On the same day that Mark Green won a divisive and disputed 51-49 Democratic runoff for mayor of New York, Republican nominee Mike Bloomberg was running an estimated $400,000 worth of television commercials. At one point I saw four Bloomberg ads running at the same time, on four different TV stations, as I switched the dial.

This sets up a Money versus Message confrontation for mayor on November 6, in a city that is 5-to-1 Democratic and was carried overwhelmingly even by George McGovern and Walter Mondale. The general election is now Green’s to lose. And he proved in the Democratic run-off that he is a competitor who will do almost anything not to lose an election.

But large and emotional forces are now in play, like race. And large political actors are on the stage, like Mayor Rudy Giuliani and the Rev. Al Sharpton, and both are masters of media mischief.

Money is in the game too. Bloomberg, a self-made billionaire who founded a financial-news information company, is not participating in New York’s superb system of public financing and spending limits–partially drafted by Mark Green. With a net worth of $4 billion, Bloomberg has already spent more than $29 million, and he will probably invest another $10 million in TV commercials during the final weeks.

One question is, How will Bloomberg’s extravagance play? Voters might recoil from a candidate trying to buy City Hall while the city is still burying its dead. A blitz of campaign commercials makes a jarring counterpoint to the bagpiper’s dirge at the daily funerals of fallen firefighters. Political ambition seems like tawdry small potatoes next to the largest loss of life in one day in the history of New York.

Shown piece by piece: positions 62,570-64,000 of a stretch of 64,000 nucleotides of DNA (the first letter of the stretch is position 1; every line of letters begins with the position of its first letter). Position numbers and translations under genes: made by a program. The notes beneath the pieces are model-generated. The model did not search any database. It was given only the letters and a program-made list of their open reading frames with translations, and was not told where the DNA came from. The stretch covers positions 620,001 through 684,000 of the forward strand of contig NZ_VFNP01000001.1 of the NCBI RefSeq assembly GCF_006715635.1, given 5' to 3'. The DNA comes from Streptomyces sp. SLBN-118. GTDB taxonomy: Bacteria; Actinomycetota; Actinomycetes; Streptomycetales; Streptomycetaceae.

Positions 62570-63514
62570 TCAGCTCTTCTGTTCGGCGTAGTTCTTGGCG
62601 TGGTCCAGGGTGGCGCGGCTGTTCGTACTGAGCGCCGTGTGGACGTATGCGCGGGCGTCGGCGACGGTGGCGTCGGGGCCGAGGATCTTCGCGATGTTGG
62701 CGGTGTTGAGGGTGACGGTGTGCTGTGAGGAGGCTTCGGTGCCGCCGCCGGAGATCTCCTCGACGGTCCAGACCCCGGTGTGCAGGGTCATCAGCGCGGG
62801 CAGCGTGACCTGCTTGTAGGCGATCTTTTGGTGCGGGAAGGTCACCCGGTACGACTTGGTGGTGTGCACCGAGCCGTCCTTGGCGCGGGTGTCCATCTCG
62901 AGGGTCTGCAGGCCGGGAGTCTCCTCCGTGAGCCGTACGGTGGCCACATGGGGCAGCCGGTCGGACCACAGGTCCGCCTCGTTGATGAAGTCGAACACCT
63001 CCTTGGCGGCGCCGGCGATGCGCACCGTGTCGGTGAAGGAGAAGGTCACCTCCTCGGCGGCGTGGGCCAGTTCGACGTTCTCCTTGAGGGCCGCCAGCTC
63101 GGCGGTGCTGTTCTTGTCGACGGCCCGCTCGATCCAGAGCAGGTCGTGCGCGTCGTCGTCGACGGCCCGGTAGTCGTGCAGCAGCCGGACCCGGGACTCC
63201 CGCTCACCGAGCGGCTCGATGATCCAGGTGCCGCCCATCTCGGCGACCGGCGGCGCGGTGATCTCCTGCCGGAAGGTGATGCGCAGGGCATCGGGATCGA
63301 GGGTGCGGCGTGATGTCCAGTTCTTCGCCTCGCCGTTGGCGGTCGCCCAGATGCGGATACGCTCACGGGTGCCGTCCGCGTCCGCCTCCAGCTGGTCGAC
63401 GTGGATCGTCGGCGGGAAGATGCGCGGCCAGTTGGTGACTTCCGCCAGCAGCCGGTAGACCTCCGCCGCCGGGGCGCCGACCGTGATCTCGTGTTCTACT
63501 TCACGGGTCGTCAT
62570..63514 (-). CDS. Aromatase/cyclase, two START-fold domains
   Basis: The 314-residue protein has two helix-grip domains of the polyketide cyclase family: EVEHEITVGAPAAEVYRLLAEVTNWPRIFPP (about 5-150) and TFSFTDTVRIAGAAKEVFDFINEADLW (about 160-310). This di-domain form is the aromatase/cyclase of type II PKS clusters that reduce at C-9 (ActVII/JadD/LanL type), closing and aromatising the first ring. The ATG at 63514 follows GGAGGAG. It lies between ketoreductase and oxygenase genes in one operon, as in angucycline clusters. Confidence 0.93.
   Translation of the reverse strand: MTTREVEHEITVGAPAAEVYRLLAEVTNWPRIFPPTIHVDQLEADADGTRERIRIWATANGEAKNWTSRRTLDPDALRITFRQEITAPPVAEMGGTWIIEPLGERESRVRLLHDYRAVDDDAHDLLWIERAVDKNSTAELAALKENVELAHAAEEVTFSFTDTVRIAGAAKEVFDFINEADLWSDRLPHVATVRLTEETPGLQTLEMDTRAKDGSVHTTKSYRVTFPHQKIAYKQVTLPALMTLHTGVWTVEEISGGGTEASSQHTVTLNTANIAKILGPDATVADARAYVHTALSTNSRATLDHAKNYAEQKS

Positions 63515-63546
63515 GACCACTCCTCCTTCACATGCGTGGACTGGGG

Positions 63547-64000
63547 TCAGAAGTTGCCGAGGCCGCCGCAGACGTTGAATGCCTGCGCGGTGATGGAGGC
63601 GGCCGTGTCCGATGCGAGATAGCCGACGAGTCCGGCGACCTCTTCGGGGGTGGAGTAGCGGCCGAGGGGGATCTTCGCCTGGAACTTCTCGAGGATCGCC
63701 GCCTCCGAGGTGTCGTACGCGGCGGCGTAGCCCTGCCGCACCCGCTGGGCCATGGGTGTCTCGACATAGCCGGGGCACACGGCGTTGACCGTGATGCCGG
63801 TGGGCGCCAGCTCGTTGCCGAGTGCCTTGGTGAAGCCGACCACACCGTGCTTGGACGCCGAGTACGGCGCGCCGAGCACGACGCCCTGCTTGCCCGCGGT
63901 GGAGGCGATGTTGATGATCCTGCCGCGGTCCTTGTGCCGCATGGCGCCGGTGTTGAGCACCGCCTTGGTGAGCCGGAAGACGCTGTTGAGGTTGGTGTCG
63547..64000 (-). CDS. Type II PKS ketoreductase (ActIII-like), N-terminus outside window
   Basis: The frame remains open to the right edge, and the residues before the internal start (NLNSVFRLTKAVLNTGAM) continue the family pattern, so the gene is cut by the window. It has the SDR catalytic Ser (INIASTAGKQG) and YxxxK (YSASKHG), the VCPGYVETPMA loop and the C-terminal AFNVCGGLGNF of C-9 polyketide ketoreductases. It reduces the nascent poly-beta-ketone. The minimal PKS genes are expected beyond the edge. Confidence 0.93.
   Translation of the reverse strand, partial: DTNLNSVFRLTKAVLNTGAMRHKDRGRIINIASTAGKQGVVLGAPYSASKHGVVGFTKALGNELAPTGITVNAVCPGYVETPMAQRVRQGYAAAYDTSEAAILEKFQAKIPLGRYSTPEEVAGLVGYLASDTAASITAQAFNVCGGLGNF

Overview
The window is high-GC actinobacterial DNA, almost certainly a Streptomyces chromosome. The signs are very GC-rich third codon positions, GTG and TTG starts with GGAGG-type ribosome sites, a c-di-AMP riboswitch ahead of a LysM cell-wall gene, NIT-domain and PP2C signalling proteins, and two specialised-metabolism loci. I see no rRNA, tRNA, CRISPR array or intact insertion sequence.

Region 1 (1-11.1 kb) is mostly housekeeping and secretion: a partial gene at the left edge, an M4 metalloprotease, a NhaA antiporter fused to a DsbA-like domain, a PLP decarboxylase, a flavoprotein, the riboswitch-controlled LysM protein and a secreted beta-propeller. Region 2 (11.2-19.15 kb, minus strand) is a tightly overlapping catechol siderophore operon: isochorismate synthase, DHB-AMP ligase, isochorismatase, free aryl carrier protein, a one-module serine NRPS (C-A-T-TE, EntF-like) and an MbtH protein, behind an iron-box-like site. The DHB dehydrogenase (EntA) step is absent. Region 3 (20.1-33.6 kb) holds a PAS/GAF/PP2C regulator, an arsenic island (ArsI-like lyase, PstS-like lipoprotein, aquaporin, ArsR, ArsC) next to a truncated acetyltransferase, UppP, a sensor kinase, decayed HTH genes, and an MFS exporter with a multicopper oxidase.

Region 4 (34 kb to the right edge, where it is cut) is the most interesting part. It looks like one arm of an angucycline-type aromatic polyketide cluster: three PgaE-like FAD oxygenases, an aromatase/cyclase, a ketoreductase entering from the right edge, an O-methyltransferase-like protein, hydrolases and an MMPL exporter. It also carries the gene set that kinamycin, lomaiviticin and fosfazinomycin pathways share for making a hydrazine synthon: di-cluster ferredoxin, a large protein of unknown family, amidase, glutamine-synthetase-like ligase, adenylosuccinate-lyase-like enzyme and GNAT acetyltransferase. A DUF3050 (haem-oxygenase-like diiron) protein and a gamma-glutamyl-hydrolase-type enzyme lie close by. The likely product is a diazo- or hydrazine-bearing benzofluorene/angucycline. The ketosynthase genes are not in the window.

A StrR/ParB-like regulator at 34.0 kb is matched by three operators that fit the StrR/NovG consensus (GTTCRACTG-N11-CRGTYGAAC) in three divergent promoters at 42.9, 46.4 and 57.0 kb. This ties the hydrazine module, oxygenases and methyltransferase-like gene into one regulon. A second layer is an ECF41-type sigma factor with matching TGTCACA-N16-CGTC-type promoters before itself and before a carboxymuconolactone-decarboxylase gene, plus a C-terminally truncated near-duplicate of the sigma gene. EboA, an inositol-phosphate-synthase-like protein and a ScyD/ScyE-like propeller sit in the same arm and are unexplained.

Bloomberg’s candidacy has not yet developed a compelling rationale. Part of the reason may be that Bloomberg is running somewhat in disguise, which is also how Green and Freddy Ferrer ran in the Democratic primary. Green was camouflaged as more centrist than he really is. And he ended up with the endorsements of the police union and the New York Post and got 83 percent of the white vote. Ferrer ran further to the left than he probably is, and ended up with 84 percent of the Latino vote, 71 percent of the black vote and 62 percent of voters with incomes between $15,000 and $30,000 a year.

Bloomberg was a registered Democrat until last year. He is for gay rights, abortion and free expression in the arts. Last May he told me, “There is very little difference between me, Green and Ferrer.” He admits he became a Republican out of opportunism. He says he switched his party registration “to have a clear path to the Republican nomination…. I didn’t think I could win a Democratic primary.”

In the Republican primary Bloomberg outspent Herman Badillo by more than 50 to 1, but won by only 4 to 1. This ratio suggests a certain lack of voter appeal. As a rookie candidate, Bloomberg has revealed a gaffe-prone glibness on the stump.

In June–ten weeks before the World Trade Center atrocity–Bloomberg told a Daily News reporter, “I bet you could find statistics that say being a sanitation worker in this day and age is more dangerous than being a policeman or a fireman.” In most years, more cops and firefighters die than sanitation workers. This year the difference is even more dramatic: More than 340 New York City firefighters, and twenty-three police officers, died in the attack on the World Trade Center. One sanitation worker has perished in the line of duty this year.

In August Bloomberg said at a press conference, “It’s outrageous to think that the police department does have any racial profiling…. I don’t know of any evidence that says there has been [racial profiling] at all. And if that evidence exists, I have never seen it.” In fact, New York State Attorney General Eliot Spitzer released a lengthy study in 1999 documenting the existence of racial profiling by the NYPD.

Also in August, Bloomberg told a reporter that the minimum wage is now $7.50 an hour, when it is only $5.15 an hour. Bloomberg’s own financial news company is nonunion. At a campaign stop in June, a voter asked Bloomberg his opinion on the Second Amendment. Bloomberg didn’t know what it was. The voter had to tell him that it was about the right to bear arms.